The latest letter sent by two large shareholders to the management of Dillard's (NYSE:DDS) mocks top management and criticizes the company for not buying out the family-controlled Class B shares.
Dillard's is an apparel and home furnishing retailer with 326 stores located in 29 states. The stores sell a mix of apparel, accessories, home furnishings, cosmetics and other consumer goods.
No Holds Barred
Barington Capital Group and the Clinton Group sent the letter to three directors of Dillard's, which stated:
- The chain "has not posted an increase in annual comparable store sales since Fiscal 1999".
- "The average three-year compensation paid to Mr. Dillard is 54% above the median paid to CEOs at peer companies," according to a study by Proxy Governance.
- When Dillard took over as CEO in 1998, the market capitalization of the company was $4.36 billion, compared to the less than $246 million today.
The latest same store sales figure for September 2008 was down 12% from the same period last year. The stock is selling at $4.07, down from a 52-week high of $23.42.
The letter served as a follow-up to one sent in September 2008 that asked the Dillard's board of directors to hold a special meeting to consider the repurchase "of the Class B shares by the company, permitting Dillard's to have a more customary capital structure". (To learn more about the effectiveness of your CEO, check out Is Your CEO Street Savvy?.)
Tilting At Windmills?
The activist investors may have a long fight ahead. When the company went public, a dual class structure was set up that makes it difficult to unseat the family from control of Dillard's. The Class A shares trade on the New York Stock Exchange (NYSE) and are widely held, while the Dillard family owns virtually all of the Class B shares through its ownership of the W.D. Company.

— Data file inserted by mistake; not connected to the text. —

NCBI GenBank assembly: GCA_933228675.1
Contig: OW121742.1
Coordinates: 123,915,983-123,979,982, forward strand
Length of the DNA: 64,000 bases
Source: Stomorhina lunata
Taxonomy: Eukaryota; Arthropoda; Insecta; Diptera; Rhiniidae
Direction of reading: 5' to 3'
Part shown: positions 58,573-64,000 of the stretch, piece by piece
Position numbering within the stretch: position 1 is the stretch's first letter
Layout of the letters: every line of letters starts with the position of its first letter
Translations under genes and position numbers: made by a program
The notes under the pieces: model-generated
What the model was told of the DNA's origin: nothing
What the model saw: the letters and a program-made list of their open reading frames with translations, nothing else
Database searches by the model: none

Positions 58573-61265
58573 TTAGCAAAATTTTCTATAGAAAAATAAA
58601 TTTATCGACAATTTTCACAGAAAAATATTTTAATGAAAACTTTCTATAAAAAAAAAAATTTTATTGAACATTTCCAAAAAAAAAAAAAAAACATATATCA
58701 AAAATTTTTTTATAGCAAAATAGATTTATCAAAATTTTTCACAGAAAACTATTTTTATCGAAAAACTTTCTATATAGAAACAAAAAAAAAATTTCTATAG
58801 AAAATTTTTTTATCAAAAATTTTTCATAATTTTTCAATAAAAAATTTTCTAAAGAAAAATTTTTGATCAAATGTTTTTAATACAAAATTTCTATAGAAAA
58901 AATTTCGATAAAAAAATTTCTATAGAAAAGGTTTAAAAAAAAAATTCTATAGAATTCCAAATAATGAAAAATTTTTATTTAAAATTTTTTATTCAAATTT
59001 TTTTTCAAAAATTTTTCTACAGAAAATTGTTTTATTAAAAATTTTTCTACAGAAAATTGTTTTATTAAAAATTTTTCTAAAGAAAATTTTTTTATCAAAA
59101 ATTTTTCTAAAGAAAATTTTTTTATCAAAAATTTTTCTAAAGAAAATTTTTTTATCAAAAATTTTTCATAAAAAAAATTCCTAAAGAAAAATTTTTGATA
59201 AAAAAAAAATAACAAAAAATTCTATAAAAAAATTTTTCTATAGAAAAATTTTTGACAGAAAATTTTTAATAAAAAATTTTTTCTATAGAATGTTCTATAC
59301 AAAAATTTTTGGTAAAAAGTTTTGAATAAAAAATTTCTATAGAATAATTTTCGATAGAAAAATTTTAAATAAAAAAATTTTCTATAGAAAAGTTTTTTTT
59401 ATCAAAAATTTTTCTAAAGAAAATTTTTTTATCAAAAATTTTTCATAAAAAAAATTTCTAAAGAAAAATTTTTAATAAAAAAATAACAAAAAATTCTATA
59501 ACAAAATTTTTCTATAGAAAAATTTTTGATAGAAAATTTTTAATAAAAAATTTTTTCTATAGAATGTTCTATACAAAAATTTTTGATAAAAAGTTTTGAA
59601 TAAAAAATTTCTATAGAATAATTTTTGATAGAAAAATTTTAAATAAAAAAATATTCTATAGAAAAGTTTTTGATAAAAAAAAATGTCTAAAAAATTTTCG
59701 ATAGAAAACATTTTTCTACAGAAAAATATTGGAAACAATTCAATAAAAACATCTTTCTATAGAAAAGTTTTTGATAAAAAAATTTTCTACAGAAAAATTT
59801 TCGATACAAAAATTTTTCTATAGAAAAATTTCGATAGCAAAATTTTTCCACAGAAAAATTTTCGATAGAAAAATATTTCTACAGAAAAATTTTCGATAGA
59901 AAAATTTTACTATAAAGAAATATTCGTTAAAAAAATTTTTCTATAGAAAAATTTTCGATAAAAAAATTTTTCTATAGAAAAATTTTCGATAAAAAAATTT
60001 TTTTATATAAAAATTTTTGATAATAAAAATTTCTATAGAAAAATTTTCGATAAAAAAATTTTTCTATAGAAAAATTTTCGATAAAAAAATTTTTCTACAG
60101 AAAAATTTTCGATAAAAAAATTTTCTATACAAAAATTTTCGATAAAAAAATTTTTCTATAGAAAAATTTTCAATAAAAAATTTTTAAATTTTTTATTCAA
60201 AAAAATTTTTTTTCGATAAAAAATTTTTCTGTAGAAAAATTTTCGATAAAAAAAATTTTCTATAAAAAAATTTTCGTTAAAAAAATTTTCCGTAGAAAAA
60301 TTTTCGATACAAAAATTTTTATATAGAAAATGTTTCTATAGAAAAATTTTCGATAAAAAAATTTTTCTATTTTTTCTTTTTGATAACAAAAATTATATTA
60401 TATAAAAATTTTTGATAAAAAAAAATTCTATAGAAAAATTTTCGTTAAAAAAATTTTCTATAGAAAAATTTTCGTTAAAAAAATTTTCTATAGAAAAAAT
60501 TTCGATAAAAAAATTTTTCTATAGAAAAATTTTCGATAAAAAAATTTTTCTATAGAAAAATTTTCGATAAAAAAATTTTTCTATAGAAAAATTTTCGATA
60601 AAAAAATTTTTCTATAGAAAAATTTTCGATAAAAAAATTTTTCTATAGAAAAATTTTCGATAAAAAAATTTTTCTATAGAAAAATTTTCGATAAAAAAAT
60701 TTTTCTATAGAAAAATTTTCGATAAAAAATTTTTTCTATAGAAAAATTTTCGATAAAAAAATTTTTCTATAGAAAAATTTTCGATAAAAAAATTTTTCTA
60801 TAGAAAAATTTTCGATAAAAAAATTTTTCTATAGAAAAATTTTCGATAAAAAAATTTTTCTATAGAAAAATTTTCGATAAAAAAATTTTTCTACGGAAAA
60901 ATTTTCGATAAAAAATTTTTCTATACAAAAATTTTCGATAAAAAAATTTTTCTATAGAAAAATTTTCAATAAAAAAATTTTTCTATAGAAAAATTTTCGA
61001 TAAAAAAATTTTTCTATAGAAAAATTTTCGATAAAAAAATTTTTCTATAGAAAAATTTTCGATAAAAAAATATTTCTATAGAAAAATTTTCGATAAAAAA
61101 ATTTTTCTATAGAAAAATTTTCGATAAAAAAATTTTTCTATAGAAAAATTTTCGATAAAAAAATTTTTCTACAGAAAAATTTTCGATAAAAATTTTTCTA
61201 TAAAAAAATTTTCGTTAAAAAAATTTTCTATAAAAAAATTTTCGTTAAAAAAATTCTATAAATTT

Although each share of Class A and B gets one vote, the Class B shares elect two-thirds of the board, while the Class A holders elect the balance. Also, 15% of the Class A shares are owned by the Dillard's, Inc. Retirement Trust, which is presumably under the control of the management of Dillard's. Three Dillard family members own another 7.1% of the Class A shares.
It seemed that the activist shareholders and Dillard's had come to a truce back in the April 2008, when management agreed to support the election of four Class A directors that had been recommended by Barington Capital Group, Clinton Group and Southeastern Asset Management, another large shareholder of the Class A shares.
Other companies that operate under this kind of dual structure include Playboy (NYSE:PLA), where founder Hugh Hefner owns 3.3 million of the Class A shares, or 69.5% of the outstanding shares, and 7.9 million Class B shares, or 28% of the outstanding shares. Only Class A shares get votes at annual meetings. The New York Times Company (NYSE:NYT) also has a dual class stock structure. A trust created in 1997 by descendants of the Sulzberger family owns 89.5% of the Class B shares, giving the family effective control of the company.
Another company that was targeted by activist investors recently is Target (NYSE:TGT), where hedge fund manager William Ackman is pushing for the company to monetize its assets.
Two large shareholders have fired another shot in the long-running battle to wrestle control of Dillard's from the family that has been at the helm for years.
To learn more about these nasty fights, read Activist Hedge Funds and Could Your Company Be A Target For Activist Investors?
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